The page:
Ah right, I think I was confused by this line:
Since Pro Toast’s turn had ended, there wasn’t any particular need for them to stick to one stack for the veil.
which sounded to me like Pro Toast had had their Turn that day, but actually just meant "Ethereum's next Turn is before Pro Toast's next Turn". Makes sense now, thanks.
Are my magic proposals becoming ascended fanon?
If you want people to use your ascended fanon, you could use some yourself! Dangit, it's keshiks, not longbowmen!I know you read my Imperfect Warlord story. I mean, longbowmen isn't a bad name, it's the obvious name for elite archers. The reason I didn't pick it though was because longbowmen are infantry and knights are riders. I don't think it fits.
I realize that you want the basic mechanics to work different then what I came up with but the archer knight was something for which I have some pride. No one had really touched on the idea before either. I spent a lot of time crafting the rules for what an archer class knight would be like and I was the first to bother. The reason why I picked keshik as a name, even though it's obscure, is because it was about the only word I could find that specifically meant mounted archers, which there are not a lot of troops with a special name that fits the bill. You didn't even copy the special I came up with where they shoot twice per turn! Also, they are awesome against ALL enemies at range. It's just that they die like flies in melee. We saw how well Artemis fought, and a knight should be a stronger fighter than a warlord.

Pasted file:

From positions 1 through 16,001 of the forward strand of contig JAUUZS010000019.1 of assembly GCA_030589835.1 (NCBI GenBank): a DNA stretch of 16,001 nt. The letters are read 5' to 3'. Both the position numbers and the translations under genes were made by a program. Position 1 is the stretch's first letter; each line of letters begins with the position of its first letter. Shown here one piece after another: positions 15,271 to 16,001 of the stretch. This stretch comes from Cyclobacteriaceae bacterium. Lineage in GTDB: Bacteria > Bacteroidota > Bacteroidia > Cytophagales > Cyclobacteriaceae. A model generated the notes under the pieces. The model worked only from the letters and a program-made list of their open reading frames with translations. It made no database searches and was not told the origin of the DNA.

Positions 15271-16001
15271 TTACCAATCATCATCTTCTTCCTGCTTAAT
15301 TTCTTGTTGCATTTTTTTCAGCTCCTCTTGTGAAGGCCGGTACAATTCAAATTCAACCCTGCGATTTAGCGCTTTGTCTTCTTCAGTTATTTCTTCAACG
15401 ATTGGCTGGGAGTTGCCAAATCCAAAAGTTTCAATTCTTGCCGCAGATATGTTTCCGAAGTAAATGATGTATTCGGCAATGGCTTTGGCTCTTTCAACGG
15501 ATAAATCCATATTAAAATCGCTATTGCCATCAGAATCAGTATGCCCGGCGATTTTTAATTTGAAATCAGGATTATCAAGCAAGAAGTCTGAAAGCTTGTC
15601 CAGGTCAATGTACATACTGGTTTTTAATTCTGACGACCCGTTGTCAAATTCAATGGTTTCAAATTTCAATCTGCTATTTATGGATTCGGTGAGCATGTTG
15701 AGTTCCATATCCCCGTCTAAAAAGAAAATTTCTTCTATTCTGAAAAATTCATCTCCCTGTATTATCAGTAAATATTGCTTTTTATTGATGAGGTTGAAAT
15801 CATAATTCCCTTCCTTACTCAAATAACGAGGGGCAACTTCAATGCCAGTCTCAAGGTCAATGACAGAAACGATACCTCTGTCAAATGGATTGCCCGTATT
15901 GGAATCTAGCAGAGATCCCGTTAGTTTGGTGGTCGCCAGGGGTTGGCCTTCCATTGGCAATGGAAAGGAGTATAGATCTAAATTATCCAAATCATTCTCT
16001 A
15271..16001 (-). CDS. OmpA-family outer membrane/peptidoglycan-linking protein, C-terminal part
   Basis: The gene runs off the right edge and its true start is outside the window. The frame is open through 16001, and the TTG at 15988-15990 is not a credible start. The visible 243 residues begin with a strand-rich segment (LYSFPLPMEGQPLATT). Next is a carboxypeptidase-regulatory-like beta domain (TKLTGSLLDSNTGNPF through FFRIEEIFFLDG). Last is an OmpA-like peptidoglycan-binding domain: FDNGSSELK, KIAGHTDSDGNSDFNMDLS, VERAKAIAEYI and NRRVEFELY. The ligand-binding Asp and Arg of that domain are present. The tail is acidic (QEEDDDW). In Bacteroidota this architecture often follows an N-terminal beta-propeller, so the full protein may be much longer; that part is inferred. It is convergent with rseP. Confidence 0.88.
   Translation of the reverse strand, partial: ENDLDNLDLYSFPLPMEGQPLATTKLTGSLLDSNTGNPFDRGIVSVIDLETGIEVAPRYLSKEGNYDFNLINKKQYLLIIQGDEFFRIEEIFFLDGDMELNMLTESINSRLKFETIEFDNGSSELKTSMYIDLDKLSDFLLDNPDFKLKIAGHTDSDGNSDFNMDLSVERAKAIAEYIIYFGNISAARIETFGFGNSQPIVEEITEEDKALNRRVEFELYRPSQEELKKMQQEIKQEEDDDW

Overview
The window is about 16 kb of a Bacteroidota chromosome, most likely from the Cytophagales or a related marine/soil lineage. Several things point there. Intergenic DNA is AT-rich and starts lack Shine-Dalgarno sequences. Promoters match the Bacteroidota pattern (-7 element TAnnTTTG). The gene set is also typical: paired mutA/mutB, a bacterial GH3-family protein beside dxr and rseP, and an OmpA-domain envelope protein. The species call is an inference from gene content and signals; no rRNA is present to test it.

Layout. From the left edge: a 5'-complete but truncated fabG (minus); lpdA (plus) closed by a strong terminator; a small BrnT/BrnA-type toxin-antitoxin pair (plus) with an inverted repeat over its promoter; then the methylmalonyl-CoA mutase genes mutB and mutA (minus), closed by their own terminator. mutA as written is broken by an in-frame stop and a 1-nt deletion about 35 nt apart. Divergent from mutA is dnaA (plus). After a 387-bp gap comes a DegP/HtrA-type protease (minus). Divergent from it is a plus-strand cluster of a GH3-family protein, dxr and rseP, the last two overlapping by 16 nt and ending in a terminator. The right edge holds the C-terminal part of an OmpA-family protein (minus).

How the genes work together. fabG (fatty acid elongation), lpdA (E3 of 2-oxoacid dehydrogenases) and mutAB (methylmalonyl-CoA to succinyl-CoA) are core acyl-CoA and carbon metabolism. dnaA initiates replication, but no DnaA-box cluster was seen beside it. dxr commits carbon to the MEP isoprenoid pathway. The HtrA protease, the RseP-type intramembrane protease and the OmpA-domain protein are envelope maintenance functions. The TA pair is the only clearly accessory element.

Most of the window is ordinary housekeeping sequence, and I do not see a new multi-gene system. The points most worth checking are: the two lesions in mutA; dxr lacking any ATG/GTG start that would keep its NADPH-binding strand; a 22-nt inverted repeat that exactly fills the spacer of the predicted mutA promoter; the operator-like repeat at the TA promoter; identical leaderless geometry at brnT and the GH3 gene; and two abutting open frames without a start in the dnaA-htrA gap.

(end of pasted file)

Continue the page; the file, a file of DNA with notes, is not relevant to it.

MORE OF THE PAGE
I'll admit you got some good ideas though, and I enjoy the story a lot. I like the hot/cold casting concept. Not sold on the projections idea though. I'm of the opinion that wierdomancy can't do permanent projections either. I feel that is the realm of changeomancy. I know change does a lot already but the reason I think so has to do with with signamancy. If something is given the mount special, then it should have it's signamancy changed to incorporate it. Therefore, change alters the body to permanently accommodate the new special, while weird doesn't alter anything, which mean that the improvements are temporary. I think if a signamancer and wierdomancer worked together though, that could probably create permanent changes.